FIG. 1: LIFE CYCLE OF LYMPHATIC FILARIASIS IN HUMAN AND MOSQUITO
The duration of development of mF to infective stage varies between species; W. bancrofti takes 10-14 days, whereas B. malayi 7-10 days. When the infective mosquitoes bite, the L3 larvae escape from the proboscis and actively enter the human host through the wound made by the mosquito for blood-meal Fig. 1. The shortest pre-patent period (from the entrance of L3 to the appearance of mF in the peripheral blood) is estimated at nine months for W. bancrofti and three months for B. malayi. The appearance of mF depends upon the mating probability of adult worms, pre-patent period and the intensity of transmission.
Clinical Manifestations of Lymphatic Filariasis: There are bouts of fever accompanied by pain, tenderness, and erythema along the course of inflamed lymphatic vessels. The fever abates after a few days, and the symptoms and signs subside. Further attacks follow temporary edema becomes more persistent, and regional lymph nodes enlarge. Progressive enlargement, coarsening, corrugation, and fissuring of the skin and subcutaneous tissue with warty superficial excrescences develop gradually, causing irreversible ‘elephantiasis’ Fig. 3C. Eventually, the adult worms may die, but the lymphatics remain obstructed. The other clinical form of the disease is hydrocele, with lymphoedema occurs less commonly. The interval between infection and the onset of elephantiasis is usually not less than 10 years, and elephantiasis develops only in association with repeated infections in highly endemic areas 12.
FIG. 2: LYMPHATIC FILARIASIS AFFECT TO DIFFERENT COUNTY
FIG. 3: CULEX QUINQUEFASCIATUS MOSQUITO (A), ADULT WORM WUCHERERIA BANCROFTI (B), ELEPHANTIASIS (C)
Recent Advance Diagnosis: The following recent techniques are used for the diagnosis of filariasis:
A Membrane Filtration Method for Microfilaria Detection: 5 ml of venous blood collected in EDTA anticoagulant tube at night (between 11 pm and 1 am) to test the presence of circulating microfilaria and the collected blood filtered through millepore membrane filters (pore size 0.22). It enables an easy detection of microfilaria and quantifies the load of infection. They are usually observed in the early stages of the disease before clinical manifestations develop. Once the lymphoedema develops, microfilaria disappears from peripheral-blood 13.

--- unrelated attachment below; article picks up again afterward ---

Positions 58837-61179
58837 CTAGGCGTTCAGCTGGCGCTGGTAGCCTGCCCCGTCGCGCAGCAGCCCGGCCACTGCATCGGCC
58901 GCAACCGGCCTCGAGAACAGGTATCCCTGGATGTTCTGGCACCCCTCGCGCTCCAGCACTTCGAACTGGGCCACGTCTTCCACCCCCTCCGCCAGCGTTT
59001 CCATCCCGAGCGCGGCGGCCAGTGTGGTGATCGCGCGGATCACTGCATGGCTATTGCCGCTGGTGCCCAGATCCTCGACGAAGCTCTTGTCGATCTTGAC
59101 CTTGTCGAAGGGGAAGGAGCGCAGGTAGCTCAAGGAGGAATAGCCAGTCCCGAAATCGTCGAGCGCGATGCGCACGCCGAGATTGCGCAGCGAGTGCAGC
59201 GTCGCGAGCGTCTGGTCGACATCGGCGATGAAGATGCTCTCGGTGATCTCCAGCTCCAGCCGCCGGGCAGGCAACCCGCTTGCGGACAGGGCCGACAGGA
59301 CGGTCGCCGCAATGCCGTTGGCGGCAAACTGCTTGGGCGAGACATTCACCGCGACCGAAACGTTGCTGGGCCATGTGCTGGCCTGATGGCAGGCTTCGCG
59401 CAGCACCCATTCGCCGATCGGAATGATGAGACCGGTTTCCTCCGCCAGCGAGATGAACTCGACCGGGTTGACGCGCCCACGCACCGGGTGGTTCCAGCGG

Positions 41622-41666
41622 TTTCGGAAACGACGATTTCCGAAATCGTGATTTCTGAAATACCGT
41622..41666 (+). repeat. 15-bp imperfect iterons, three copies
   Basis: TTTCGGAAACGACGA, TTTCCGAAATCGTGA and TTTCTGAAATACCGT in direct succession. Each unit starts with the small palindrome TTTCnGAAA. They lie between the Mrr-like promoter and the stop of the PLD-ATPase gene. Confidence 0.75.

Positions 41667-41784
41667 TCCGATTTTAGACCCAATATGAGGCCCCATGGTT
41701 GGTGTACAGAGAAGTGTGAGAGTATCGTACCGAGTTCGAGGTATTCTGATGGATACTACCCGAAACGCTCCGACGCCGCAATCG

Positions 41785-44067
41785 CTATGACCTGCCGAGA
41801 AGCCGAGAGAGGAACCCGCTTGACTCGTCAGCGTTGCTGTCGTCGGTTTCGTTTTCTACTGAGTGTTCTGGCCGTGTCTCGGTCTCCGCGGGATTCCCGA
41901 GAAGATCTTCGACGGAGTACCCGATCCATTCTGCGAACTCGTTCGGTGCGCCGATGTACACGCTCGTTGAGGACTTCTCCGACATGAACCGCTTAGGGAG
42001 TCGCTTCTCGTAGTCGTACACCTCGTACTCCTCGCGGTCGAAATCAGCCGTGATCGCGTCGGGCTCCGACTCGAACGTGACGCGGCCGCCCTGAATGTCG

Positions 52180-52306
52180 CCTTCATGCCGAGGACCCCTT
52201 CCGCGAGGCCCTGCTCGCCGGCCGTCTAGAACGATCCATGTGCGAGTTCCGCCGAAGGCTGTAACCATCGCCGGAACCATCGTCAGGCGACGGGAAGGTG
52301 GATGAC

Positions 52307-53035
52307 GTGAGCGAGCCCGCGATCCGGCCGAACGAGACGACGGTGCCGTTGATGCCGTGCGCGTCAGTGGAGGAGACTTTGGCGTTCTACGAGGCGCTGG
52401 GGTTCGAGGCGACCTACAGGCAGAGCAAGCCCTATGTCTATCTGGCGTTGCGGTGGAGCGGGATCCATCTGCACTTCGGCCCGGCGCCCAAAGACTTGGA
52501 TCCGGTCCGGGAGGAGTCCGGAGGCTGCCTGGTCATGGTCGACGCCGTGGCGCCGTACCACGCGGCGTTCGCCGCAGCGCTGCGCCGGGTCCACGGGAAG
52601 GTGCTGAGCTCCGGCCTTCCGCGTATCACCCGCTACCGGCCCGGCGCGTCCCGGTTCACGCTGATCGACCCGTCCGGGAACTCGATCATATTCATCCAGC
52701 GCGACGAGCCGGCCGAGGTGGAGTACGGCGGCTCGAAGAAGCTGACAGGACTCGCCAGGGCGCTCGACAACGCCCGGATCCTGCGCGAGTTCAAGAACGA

Lymphoscintigraphy: The structure and function of the lymphatics of the involved limbs can be assessed by lymphoscintigraphy after injecting radiolabelled albumin or dextran in the web space of the toes; the structural changes are imaged using a gamma camera. Lymphatic dilatation, dermal backflow and obstruction can be directly demonstrated in the oedematous limbs by this method. Lymphoscintigraphy has shown that even in the early, clinically asymptomatic stage of the disease, lymphatic abnormalities in the affected limbs of people harboring microfilaria may occur 13, 14.
Ultrasonography: By using a 7.5 MHz or 10 MHz probes can locate and visualize the movements of living adult worms of WB in the scrotal lymphatics of asymptomatic males with micro-filaraemia. The constant thrashing movements described as “Filaria dance sign” can be visualized.
ELISA Test: Enzyme - Linked Immunosorbent Assays (ELISA) in this test soluble extracts of microfilaria and infective larva or adult worms can be used for diagnosis. Positive readings were obtained in 93-100% of subjects living in endemic areas, those with microfilaraemia as well as those with clinical evidence of filariasis. Antigen testing is now recognized as the method of choice for detection of W. bancrofti infections.
Unlike tests that detect microfilariae, antigen tests can be performed with blood collected during the day or night. However, existing enzyme-linked immunosorbent assay (ELISA) tests for filarial antigenemia are difficult to perform in the field, and this has limited their use in endemic countries. Highly sensitive and specific filarial antigen detection assays ELISA based format is now available for the diagnosis of W. bancrofti infection. This test is positive in the early stages of the disease when the adult worms are alive, and it becomes negative when the parasites are dead 15.
Demonstration of Microfilariae in the Peri-pheral Blood: 2-3 drops of blood are to be taken by finger prick method on a glass slide, and a thick oval-shaped smear is to be made with the help of corner of another slide, and it is to be dried, then stained with Giemsa stain and is to be seen under the oil immersion lens by putting one drop of oil (100X), the morphology of the parasites are to be recorded.